Timothy Lynch, writing in the conservative magazine the National Review, writes about how the drug war has not made very much progress and has essentially failed. Lynch writes about how voters in California, Arizona, Oregon, Washington, Nevada, Alaska, and Maine that have rejected ideas to improve the war on drugs and instead they “approved initiatives calling for the legalization of marijuana for medicinal purposes” (40). Lynch also writes that “the supply of drugs has not been hampered in any serious way by the war on drugs” (41). This supports the conservative’s claim that the war on drugs is not making any progress to stop the supply of drugs coming into America. Conservative writer for the magazine National Review, William Buckley, shows his outrage towards the Council on Crime in America for their lack of motivation to change the drug policies that are ineffective. Buckley asks, “If 1.35 million drug users were arrested in 1994, how many drug users were not arrested? The Council informs us that there are more than 4 million casual users of cocaine” (70). Buckley goes on to discuss in the article, “Misfire on Drug Policy,” how the laws set up by the Council were meant to decrease the number of drug users, not increase the number of violators. Richard Lowry writes an article for the National Review, quoting a Council on Foreign Relations report on drug eradication policies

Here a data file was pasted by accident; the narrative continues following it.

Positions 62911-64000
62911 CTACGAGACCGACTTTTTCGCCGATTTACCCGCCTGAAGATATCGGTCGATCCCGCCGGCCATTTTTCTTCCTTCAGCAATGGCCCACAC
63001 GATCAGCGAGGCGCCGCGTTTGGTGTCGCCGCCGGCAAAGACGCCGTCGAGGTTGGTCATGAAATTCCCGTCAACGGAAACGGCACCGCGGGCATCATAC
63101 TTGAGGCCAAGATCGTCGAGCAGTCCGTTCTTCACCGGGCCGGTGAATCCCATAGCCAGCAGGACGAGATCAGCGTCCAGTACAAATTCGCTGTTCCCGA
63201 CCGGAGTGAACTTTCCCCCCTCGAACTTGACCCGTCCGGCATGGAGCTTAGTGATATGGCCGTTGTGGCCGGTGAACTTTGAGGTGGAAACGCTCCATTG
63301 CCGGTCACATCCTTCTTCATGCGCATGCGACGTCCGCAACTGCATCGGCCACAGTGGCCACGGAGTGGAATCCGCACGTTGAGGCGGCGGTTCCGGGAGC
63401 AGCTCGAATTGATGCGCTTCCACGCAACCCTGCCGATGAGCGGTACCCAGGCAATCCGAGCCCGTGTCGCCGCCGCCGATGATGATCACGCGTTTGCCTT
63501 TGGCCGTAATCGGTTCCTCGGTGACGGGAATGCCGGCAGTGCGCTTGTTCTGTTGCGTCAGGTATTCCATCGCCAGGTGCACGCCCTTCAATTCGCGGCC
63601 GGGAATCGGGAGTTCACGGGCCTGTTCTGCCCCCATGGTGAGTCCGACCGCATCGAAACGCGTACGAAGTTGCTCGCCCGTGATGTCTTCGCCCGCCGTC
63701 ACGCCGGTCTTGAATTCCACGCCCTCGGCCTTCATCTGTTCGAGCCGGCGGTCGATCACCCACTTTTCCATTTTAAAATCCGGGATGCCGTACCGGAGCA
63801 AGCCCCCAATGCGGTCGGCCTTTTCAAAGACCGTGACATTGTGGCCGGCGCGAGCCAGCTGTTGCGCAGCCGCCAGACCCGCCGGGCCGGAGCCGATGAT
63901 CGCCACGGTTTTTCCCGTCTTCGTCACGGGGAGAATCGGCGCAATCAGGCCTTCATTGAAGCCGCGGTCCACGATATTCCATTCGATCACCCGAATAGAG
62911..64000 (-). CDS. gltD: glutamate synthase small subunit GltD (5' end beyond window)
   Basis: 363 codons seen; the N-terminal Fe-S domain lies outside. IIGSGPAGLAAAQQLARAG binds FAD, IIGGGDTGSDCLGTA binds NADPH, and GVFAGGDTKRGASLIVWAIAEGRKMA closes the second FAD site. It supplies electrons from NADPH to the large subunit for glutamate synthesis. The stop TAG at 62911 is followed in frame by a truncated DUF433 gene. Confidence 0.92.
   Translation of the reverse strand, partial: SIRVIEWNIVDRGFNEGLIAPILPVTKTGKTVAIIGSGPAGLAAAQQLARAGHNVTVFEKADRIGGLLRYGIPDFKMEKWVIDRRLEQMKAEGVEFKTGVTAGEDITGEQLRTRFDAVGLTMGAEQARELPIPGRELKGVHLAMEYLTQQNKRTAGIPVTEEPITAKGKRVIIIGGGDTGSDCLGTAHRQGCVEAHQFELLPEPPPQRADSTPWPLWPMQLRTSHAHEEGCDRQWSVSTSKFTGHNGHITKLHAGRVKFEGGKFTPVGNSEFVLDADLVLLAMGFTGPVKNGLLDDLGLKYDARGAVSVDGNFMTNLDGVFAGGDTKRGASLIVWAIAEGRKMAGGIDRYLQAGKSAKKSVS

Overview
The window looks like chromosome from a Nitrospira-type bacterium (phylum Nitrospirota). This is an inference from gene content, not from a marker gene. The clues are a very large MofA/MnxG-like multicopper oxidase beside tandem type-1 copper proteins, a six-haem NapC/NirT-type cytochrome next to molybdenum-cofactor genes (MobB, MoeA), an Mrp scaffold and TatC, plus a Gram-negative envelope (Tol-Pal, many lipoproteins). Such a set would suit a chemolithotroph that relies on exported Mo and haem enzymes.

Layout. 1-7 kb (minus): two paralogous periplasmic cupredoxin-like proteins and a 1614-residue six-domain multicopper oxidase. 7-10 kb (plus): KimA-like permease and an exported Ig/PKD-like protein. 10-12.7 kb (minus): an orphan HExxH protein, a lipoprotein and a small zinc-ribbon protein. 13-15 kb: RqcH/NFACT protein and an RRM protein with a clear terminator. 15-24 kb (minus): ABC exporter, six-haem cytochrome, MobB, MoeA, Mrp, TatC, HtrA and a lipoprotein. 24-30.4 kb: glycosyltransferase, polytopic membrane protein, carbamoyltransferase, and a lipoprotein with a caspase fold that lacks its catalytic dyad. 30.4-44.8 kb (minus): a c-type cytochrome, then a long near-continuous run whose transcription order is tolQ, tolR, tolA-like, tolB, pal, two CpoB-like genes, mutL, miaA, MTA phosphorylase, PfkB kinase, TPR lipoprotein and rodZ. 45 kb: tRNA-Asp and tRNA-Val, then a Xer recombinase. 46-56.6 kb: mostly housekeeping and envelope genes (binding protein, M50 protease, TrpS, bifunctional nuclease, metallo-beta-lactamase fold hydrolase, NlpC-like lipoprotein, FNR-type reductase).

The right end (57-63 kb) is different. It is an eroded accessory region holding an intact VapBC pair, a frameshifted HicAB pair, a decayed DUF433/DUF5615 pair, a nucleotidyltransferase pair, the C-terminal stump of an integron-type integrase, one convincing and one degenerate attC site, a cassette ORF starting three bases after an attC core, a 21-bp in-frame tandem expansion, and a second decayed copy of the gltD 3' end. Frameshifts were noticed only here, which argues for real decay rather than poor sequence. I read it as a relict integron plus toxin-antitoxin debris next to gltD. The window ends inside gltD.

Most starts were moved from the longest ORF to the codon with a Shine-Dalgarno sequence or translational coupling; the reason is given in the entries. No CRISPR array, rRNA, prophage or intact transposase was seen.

C. Vann Woodward’s book, The Strange Career of Jim Crow, has been hailed as a book which shaped our views of the history of the Civil Rights Movement and of the American South. Martin Luther King, Jr. described the book as “the historical Bible of the civil rights movement.” The argument presented in The Strange Career of Jim Crow is that the Jim Crow laws were relatively new introductions to the South that occurred towards the turn of the century rather than immediately after the end of Reconstruction after the Civil War. Woodward examines personal accounts, opinions, and editorials from the eras as well as the laws in place at the times. He examines the political history behind the emergence of the Jim Crow laws. The Strange Career of Jim Crow gives a new insight into the history of the American South and the Civil Rights Movement.
A drug subculture involving the use of marijuana and other hallucinogenic drugs began to emerge in mainstream American society in the late ?60s and was loosely associated with an overall atmosphere of political protest concerning the Vietnam War and civil rights. Drug use, including heroin use, was prevalent among soldiers during the Vietnam War and many of them returned addicted. Since that time, the recreational use of drugs, particularly marijuana, has been a constant aspect of youth culture in all social classes.